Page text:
Defining your brand through a story map
The phrase, "What's your story?" is HUGE right now. It's what we ask people when we meet them for the first time, it's how we know what they love, what they didn't love, what problems they want to solve, and it gives us an idea of where they want to go. All of those nosy questions can be wrapped up into a simple, "So...what's your story?" Donald Miller, author and speaker, has developed a whole new company/movement based on the idea of a brand having a story called StoryBrand. While I haven't seen him speak in person (though I get to in November at Christy Wright's Business Boutique event!), I've spent some time researching the company because I think understanding the story of your business...knowing your "why"...your elevator speech...are all SO IMPORTANT. Not just because it tells other people about you, but because it serves as a reminder to yourself. It becomes a cornerstone to revisit when you're amid a project that is never ending. After receiving a disappointing client email, it's the gentile voice whispering to you that recalls the pivotal change of heart which drew you to this adventure in the first place. We must know our stories.
As a performer and lover of theater (which, after all, is just elaborate storytelling), I found the best way to know my story inside and out, backwards and forwards, was to create a brand story map. You remember those, don't you? The ones that your literature teacher assigned for every book that seemed tedious and unimportant? Did you know that you can apply this tool to your LIFE? You can! AND IT IS AWESOME. Here's mine:
This is a tool I developed especially for brands to define their stories. What built up to that moment when you said, "You know what. I'm doing this thing." What were the actions you took to bring you to your resolution? For me, there were two opportunities I was offered that proved to me I wouldn't fall when I made the jump into a #rogue adventure. When I tell people about why I'm doing what I am with my career, I always point to the basic outline of this story map as a guideline for my answer. You'll be surprised how this simple exercise can forever ingrain your "why" into your head...we are a people who remember stories over fact - every time!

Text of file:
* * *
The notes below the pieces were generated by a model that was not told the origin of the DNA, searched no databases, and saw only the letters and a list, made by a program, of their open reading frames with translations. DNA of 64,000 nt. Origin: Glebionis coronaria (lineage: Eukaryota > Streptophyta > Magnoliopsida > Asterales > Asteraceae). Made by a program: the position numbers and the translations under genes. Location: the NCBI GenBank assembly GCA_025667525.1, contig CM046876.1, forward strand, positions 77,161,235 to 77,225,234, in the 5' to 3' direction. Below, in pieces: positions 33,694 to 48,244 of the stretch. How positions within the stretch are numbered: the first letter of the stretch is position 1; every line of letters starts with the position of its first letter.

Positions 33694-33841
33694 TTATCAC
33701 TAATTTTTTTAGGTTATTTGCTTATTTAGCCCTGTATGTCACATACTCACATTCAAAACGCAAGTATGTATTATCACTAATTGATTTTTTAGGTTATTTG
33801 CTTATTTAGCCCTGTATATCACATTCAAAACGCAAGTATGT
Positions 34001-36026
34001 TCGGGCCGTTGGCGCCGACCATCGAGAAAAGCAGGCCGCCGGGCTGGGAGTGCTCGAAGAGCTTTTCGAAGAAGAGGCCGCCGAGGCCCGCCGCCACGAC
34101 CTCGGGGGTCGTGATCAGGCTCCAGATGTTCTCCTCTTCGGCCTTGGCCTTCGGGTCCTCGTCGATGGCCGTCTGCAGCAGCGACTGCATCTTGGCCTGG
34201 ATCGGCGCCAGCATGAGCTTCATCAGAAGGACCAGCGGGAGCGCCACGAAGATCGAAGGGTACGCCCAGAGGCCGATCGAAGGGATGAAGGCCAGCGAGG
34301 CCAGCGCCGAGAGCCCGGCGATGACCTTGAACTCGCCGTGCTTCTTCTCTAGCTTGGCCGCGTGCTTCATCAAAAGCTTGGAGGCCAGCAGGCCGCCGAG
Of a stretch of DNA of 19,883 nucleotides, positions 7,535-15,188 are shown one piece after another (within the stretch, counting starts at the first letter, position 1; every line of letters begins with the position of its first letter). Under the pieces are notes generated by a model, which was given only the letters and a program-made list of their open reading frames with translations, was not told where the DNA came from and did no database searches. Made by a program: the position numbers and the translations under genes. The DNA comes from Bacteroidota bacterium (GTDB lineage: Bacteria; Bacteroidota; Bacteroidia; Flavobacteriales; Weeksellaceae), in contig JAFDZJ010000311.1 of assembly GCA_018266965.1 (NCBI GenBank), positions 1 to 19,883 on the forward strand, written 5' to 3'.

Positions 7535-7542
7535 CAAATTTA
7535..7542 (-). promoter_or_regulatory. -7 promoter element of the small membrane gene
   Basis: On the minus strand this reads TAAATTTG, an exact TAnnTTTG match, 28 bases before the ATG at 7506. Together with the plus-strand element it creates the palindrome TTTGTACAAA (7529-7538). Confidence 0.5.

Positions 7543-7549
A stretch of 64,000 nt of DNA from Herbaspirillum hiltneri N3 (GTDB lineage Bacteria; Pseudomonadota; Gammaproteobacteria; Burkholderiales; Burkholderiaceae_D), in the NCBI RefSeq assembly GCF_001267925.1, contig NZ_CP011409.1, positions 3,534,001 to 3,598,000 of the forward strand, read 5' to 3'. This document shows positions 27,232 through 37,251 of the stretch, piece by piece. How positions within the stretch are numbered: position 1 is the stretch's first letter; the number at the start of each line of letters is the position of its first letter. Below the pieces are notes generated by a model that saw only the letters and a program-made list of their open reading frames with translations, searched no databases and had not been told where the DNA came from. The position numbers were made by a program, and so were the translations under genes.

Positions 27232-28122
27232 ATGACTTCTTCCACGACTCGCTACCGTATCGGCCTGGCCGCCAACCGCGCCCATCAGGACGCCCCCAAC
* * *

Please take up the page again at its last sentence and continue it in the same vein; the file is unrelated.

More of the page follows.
You might be thinking, "Ah but Leslie, there's a flaw here. Books have endings. Am I to suppose my brand ends with the resolution?" What an excellent question. No, I do not think that at all. I am an imagineer, and because of this, I believe that stories do not end. Books have to end (have you ever heard of a never-ending book?), but stories? No, they continue on. We might get a final episode at the end of a series that jumps ahead in time (of course I'm talking about the Parks and Recreation Series Finale), but are we to assume that Leslie and Ben get into that car and stay there? We do not.
Our brand's stories are the same way. We may find a resolution, but this is simply the beginning. The resolution will evolve and grow...that's how stories are. But as long as you know how the resolution was arrived at in the first place, you will have a more confident front when speaking with clients, employers, naysayers, bots, and haters alike!
Perhaps you'd be interested to try out this exercise? I'd love to send it to you. Follow this link and I'll get it sent out right away!